Commit af9bf6c8 by Niels Möller

### (Public-key algorithms): Minor fixes.

`Rev: src/nettle/nettle.texinfo:1.12`
parent 617db8ef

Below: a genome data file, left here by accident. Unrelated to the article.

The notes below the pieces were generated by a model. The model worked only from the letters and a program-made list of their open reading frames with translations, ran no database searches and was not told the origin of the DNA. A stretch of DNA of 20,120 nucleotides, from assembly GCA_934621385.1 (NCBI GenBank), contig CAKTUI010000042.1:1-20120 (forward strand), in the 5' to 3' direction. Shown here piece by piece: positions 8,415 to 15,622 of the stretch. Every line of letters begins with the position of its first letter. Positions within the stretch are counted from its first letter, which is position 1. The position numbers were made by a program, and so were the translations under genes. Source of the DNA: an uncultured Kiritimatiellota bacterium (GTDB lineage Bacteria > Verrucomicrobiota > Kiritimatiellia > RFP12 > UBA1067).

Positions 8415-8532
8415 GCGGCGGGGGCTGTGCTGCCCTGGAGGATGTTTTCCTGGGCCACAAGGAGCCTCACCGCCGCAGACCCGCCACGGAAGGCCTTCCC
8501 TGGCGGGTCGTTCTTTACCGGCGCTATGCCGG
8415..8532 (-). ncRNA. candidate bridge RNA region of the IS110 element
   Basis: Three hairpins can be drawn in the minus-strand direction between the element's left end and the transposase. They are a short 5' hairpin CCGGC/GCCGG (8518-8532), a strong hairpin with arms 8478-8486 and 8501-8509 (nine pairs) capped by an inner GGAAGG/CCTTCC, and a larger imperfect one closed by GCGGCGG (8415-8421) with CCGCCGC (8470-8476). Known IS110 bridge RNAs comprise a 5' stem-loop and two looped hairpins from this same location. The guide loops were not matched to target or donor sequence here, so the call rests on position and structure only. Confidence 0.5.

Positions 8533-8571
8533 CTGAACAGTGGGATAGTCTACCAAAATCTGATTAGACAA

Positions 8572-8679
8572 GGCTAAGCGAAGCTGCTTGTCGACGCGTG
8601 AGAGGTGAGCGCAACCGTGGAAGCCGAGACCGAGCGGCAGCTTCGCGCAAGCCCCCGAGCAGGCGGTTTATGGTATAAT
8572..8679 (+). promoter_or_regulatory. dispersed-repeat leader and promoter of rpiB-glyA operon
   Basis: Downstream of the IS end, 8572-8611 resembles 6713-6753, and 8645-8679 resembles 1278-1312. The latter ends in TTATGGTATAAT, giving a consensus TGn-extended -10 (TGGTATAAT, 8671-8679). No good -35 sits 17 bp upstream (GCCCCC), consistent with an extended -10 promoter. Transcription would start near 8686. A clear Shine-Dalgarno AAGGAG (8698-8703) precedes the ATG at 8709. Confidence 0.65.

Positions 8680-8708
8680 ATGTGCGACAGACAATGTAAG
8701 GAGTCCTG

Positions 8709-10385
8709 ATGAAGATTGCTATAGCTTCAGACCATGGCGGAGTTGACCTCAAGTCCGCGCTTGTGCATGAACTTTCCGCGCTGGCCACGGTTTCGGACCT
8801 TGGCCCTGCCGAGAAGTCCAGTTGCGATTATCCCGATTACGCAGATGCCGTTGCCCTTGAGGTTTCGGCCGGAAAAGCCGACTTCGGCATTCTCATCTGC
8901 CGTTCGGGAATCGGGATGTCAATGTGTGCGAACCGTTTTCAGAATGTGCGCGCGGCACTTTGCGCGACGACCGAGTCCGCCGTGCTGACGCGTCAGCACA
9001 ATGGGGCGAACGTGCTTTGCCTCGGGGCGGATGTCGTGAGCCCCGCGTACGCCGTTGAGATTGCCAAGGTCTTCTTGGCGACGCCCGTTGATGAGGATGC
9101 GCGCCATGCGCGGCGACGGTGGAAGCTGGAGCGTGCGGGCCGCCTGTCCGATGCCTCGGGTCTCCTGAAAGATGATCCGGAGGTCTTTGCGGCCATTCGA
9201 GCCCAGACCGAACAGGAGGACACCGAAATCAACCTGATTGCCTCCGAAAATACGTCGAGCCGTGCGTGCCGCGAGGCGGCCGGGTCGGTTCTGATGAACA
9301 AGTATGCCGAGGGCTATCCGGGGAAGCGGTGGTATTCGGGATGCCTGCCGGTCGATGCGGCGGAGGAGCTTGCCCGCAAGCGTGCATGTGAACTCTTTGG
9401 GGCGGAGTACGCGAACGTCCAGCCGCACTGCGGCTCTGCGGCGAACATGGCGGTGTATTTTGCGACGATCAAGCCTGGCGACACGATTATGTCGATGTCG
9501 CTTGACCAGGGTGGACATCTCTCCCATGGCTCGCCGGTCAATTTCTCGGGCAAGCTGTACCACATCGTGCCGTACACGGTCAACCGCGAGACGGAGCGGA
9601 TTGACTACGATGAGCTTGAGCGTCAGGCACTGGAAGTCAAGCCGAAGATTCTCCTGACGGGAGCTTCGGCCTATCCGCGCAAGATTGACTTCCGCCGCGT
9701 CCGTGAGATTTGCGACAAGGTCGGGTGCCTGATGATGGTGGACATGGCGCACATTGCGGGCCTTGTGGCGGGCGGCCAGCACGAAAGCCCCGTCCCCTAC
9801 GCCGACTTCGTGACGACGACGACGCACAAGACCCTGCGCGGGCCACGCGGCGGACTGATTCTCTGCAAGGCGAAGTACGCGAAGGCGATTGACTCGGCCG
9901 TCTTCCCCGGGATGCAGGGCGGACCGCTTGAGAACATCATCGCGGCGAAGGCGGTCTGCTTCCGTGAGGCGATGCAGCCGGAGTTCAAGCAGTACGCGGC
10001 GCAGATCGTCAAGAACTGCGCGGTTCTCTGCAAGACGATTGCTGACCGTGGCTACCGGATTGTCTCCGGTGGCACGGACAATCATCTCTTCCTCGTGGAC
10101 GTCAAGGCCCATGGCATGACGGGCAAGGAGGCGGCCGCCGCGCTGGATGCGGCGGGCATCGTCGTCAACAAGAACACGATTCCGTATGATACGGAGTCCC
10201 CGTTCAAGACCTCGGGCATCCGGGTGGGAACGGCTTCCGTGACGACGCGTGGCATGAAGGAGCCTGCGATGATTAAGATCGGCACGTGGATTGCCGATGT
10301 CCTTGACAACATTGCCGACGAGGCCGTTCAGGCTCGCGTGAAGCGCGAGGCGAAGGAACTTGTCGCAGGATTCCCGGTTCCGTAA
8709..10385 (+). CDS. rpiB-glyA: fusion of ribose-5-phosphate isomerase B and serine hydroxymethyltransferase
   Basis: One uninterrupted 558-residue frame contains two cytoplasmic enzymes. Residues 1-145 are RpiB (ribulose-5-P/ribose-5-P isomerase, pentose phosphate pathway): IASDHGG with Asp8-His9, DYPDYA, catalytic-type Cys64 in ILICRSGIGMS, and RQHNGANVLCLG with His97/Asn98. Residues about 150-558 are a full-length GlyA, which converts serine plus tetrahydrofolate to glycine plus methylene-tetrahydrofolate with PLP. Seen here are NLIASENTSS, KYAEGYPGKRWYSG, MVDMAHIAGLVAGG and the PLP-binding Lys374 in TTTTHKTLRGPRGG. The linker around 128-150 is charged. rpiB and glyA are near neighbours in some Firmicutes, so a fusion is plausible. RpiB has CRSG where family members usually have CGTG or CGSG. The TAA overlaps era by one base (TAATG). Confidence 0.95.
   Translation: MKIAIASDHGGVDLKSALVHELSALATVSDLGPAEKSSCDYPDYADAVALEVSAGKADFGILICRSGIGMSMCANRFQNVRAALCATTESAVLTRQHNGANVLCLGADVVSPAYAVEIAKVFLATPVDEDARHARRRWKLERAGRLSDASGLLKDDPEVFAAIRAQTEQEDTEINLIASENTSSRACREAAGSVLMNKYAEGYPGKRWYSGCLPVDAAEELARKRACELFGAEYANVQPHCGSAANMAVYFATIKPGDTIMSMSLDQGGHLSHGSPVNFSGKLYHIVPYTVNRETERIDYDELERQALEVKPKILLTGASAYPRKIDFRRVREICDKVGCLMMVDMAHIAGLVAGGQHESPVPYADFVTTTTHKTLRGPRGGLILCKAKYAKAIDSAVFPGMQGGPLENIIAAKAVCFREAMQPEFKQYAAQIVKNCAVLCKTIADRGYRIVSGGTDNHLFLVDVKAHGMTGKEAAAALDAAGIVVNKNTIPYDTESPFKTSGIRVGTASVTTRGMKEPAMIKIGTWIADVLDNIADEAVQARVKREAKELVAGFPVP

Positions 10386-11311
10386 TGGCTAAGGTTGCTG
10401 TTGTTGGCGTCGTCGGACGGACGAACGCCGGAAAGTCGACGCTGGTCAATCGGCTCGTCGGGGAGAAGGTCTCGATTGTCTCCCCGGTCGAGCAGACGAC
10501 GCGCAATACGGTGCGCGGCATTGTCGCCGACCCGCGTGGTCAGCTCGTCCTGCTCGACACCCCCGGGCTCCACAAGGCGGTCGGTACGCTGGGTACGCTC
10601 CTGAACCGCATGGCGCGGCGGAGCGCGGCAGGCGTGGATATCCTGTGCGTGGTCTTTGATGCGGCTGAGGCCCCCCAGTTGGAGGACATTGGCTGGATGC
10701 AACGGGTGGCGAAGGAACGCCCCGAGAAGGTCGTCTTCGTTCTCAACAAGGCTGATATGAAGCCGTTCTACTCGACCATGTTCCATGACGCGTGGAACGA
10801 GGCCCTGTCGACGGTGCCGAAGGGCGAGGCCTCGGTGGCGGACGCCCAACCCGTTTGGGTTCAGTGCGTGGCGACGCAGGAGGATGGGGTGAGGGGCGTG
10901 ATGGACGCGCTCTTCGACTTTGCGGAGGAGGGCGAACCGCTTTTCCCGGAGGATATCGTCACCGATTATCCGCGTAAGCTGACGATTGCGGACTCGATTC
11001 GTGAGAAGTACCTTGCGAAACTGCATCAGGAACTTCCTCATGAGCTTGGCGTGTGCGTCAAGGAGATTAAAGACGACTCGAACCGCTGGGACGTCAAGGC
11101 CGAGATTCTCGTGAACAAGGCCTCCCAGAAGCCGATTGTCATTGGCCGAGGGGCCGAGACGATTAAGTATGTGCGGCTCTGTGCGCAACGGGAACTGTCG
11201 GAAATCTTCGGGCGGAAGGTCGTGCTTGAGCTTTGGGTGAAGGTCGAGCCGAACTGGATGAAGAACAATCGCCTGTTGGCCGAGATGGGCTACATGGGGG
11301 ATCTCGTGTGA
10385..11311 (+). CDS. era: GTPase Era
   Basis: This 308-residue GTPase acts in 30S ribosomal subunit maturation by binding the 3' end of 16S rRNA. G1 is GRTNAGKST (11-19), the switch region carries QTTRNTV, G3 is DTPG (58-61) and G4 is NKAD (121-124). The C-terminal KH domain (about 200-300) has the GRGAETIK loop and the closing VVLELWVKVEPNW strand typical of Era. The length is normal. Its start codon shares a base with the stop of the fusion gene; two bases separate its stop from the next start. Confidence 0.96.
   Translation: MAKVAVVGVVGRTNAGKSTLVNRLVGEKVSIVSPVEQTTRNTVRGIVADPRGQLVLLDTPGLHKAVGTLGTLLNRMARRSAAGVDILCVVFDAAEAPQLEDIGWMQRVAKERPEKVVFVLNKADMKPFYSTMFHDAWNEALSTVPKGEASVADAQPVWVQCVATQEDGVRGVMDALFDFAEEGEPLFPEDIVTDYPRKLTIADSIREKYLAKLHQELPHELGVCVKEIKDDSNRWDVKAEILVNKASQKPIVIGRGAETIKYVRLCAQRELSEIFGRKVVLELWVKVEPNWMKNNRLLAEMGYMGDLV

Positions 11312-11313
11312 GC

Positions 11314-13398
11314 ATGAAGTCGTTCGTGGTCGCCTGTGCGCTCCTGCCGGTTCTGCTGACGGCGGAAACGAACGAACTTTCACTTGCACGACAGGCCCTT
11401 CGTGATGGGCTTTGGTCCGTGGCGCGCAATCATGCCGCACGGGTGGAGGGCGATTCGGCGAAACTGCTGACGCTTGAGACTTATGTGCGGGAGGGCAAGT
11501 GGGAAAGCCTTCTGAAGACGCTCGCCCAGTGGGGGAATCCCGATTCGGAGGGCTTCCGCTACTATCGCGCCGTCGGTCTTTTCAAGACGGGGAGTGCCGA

... ... @@ -1282,7 +1282,7 @@ Public-key cryptography uses trapdoor one-way functions. A @dfn{one-way function} is a function @code{F} such that it is easy to compute the value @code{F(x)} for any @code{x}, but given a value @code{y}, it is hard to compute a corresponding @code{x} such that @code{y = f(x)}. Two examples are cryptographic hash functions, and @code{y = F(x)}. Two examples are cryptographic hash functions, and exponentiation in certain groups. A @dfn{trapdoor one-way function} is a function @code{F} that is ... ... @@ -1340,7 +1340,7 @@ Adi Shamir and L.M. Adleman, and the technique was also patented in 1983. The patent expired on September 20, 2000, and since that day, @acronym{RSA} can be used freely. It's remarkably simple to describe trapdoor function behind It's remarkably simple to describe the trapdoor function behind @acronym{RSA}. The "one-way"-function used is @example ... ... @@ -1349,7 +1349,7 @@ F(x) = x^e mod n I.e. raise x to the @code{e}:th power, while discarding all multiples of @code{n}. The pair of numbers @code{n} and @code{e} is the public key. @code{e} can be quite small, even @code{e = 3} have been used, although @code{e} can be quite small, even @code{e = 3} has been used, although slightly larger numbers are recommended. @code{n} should be about 1000 bits or larger. ... ... @@ -1393,7 +1393,7 @@ signed is first hashed using a cryptographic hash function, e.g. "Algorithm Identifier" for the hash function, and the message digest itself, are concatenated and converted to a number @code{x}. The signature is computed from @code{x} and the private key as @code{s = x^d mod n}@footnote{Actuelly, the computation is not done like this, it is mod n}@footnote{Actually, the computation is not done like this, it is done more efficiently using @code{p}, @code{q} and the chinese remainder theorem (@acronym{CRT}). But the result is the same.}. The signature, @code{s} is a number of about the same size of @code{n}, and it usually encoded as a ... ... @@ -1440,7 +1440,7 @@ Calls @code{mpz_clear} on all numbers in the key struct. In general, Nettle's @acronym{rsa} functions deviates from Nettle's "no memory allocation"-policy. Space for all the numbers, both in the key structs above, and temporaries, are allocated dynamically. For informationon how above, and temporaries, are allocated dynamically. For information on how to customize allocation, see @xref{Custom Allocation,,GMP Allocation,gmp}. When you have assigned values to the attributes of a key, you must call ... ... @@ -1448,7 +1448,7 @@ When you have assigned values to the attributes of a key, you must call @deftypefun int rsa_prepare_public_key (struct rsa_public_key *@var{pub}) @deftypefunx int rsa_prepare_private_key (struct rsa_private_key *@var{key}) Computes the octet size of the key (stored in the @code{size} attribute, and may also do other basig sanity checks. Returns one if successful, or and may also do other basic sanity checks. Returns one if successful, or zero if the key can't be used, for instance if the modulo is smaller than the minimum size specified by PKCS#1. @end deftypefun ... ... @@ -1474,7 +1474,7 @@ the hash context is reset so that it can be used for new messages. @end deftypefun If you need to use the @acronym{RSA} trapdoor, the private key, in a way that isn't support by the above functions Nettle also includes a that isn't supported by the above functions Nettle also includes a function that computes @code{x^d mod n} and nothing more, using the @acronym{CRT} optimization. ... ...
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